Driverless automobiles have gone from a prop in science fiction movies to real models that will soon be available for consumer purchase in, what seems to be, a blink of an eye. Big tech companies like Tesla, Google, and Uber, as well as major car manufacturers including Toyota, Volvo, and Mercedes Benz, are all racing to perfect driverless technology and have vehicles on the market by the end of the decade. As these technological advances continue, the government is beginning to take steps to create regulations for self-driving vehicles.
Currently, only California and Nevada have regulators overseeing the operation of self-driving Vehicles. In addition to preparation on a federal level, law enforcement agencies across the country are examining what actions need to be taken, as well as how their roles may change, when self-driving cars become a common sight on the roads.
The following is our rough coverage of the 2021 Sohn Investment Conference, which is being held virtually and features Brad Gerstner, Bill Gurley, Octahedron's Ram Parameswaran, Glenernie's Andrew Nunneley, and Lux's Josh Wolfe. Q1 2021 hedge fund letters, conferences and more Keep checking back as we will be updating this post as the conference goes Read More
Across the nation, 94% of all automobile accidents are a result of driver error. Whether it’s a cell phone notification for a new text message, adjusting the in-dash navigation, or browsing through hundreds of radio stations beamed to the car from a satellite, drivers today face more distractions than ever before. It’s estimated that autonomous driver cars would reduce the number of accidents on the road, due in part to the programming and avoidance abilities built into these vehicles.
Self-driving vehicles will have an even greater impact on law enforcement, as shown in the Self Driving Cars Infographic from Denmon Lawyer. Roughly, 30 percent of tickets written by law enforcement each day are for speeding. This amounts to more than 6 billion dollars a year in fines. As more and more self-driving cars begin to appear on the roads, programming in these vehicles will prevent speeding from ever occurring, cutting into the speeding ticket revenues that law enforcement departments rely on to bring in yearly.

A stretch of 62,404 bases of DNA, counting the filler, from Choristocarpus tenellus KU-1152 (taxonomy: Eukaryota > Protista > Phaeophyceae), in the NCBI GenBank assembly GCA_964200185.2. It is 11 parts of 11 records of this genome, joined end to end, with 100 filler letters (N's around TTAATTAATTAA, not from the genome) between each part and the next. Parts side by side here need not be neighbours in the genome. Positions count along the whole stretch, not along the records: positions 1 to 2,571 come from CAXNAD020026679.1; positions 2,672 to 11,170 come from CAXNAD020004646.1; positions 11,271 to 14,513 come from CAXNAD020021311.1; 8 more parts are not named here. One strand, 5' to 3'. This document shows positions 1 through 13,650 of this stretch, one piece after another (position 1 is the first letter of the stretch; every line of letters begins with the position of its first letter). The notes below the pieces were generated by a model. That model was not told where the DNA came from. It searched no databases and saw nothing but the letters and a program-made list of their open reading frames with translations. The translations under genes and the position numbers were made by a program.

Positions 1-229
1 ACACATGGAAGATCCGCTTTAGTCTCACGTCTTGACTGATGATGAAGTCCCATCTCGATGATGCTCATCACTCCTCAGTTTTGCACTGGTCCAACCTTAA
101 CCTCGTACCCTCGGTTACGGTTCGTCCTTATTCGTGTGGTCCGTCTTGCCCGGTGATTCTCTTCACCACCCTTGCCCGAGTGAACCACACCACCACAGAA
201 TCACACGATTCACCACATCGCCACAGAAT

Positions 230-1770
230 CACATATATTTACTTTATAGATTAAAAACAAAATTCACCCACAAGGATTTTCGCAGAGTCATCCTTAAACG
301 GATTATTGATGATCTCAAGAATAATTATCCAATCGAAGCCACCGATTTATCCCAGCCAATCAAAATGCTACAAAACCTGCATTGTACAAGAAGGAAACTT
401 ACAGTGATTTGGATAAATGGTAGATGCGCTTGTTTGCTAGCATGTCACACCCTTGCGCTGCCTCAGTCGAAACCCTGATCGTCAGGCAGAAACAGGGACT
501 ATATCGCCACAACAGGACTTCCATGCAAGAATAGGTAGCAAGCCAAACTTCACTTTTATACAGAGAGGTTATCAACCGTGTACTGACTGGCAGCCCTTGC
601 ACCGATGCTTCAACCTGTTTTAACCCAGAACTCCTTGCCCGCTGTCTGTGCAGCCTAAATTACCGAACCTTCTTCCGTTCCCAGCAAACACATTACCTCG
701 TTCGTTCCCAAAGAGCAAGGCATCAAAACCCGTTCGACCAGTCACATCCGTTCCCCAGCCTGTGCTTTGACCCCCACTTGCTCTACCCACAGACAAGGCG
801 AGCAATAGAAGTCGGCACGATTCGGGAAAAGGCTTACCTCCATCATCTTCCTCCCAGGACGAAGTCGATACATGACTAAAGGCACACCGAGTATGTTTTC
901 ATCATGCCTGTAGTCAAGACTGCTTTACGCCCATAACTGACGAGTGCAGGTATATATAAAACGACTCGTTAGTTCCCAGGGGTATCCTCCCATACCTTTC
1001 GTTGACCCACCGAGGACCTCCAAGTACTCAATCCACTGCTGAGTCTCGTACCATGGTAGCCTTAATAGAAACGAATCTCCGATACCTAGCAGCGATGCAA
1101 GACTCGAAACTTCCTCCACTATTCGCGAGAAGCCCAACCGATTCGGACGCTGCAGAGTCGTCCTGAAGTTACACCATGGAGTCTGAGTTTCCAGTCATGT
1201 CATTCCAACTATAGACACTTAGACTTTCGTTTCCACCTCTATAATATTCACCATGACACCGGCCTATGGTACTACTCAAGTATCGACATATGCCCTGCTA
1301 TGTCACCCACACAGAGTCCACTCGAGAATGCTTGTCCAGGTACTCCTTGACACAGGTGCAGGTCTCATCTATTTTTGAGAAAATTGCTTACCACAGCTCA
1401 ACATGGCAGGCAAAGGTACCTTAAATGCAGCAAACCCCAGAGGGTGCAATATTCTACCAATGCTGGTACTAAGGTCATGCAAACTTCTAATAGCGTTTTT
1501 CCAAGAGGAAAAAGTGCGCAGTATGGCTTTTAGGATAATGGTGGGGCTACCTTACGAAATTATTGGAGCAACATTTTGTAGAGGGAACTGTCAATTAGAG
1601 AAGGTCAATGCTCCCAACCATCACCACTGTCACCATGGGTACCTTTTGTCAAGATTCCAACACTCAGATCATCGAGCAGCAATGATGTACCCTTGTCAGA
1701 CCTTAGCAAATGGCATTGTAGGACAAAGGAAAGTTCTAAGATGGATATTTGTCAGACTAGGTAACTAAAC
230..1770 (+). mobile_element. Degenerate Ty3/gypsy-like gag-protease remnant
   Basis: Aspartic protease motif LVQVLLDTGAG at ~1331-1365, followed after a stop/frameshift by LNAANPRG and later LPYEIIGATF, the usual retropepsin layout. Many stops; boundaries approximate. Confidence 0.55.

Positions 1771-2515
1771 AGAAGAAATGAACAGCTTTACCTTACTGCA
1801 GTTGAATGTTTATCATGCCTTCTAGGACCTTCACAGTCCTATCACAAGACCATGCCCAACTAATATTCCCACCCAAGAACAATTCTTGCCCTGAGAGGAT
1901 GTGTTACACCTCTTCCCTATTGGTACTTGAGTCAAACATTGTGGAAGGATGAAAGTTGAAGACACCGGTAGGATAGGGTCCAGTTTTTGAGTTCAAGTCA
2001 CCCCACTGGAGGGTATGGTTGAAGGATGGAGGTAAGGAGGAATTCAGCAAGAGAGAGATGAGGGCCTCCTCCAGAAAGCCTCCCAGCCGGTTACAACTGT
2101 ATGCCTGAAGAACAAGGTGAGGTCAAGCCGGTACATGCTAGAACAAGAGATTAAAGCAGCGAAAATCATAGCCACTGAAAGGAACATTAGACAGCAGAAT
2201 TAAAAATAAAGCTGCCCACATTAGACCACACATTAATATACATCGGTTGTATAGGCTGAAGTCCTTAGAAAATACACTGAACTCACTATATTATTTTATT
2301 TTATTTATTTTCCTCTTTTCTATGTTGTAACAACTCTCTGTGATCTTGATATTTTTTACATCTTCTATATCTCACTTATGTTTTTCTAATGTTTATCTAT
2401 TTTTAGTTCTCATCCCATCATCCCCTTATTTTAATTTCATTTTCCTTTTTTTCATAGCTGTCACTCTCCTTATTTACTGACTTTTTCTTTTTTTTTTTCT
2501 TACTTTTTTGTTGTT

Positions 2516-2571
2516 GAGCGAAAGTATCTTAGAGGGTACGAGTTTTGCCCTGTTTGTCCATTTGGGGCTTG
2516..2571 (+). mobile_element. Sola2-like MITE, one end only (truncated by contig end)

What will the roads look like in 2030? Will the automobile as we know it become obsolete? How will we travel and transport goods? What will be getting pulled over by a law enforcement officer in a self-driving car be like? Whether you’re behind the dashboard of a self-driving car, or at the wheel of a (soon to be defunct) regular automobile, it’s important to be aware of your rights during a traffic stop.
As we continue to watch companies around the globe continue to push the envelope of self-driving vehicles, in what could be compared to a modern day “space race”, it will be interesting to see how technological advances and government regulations will coexist. What do you think about the future of self-driving cars and the effect it will have on the government and law enforcement? Leave your thoughts in the comments!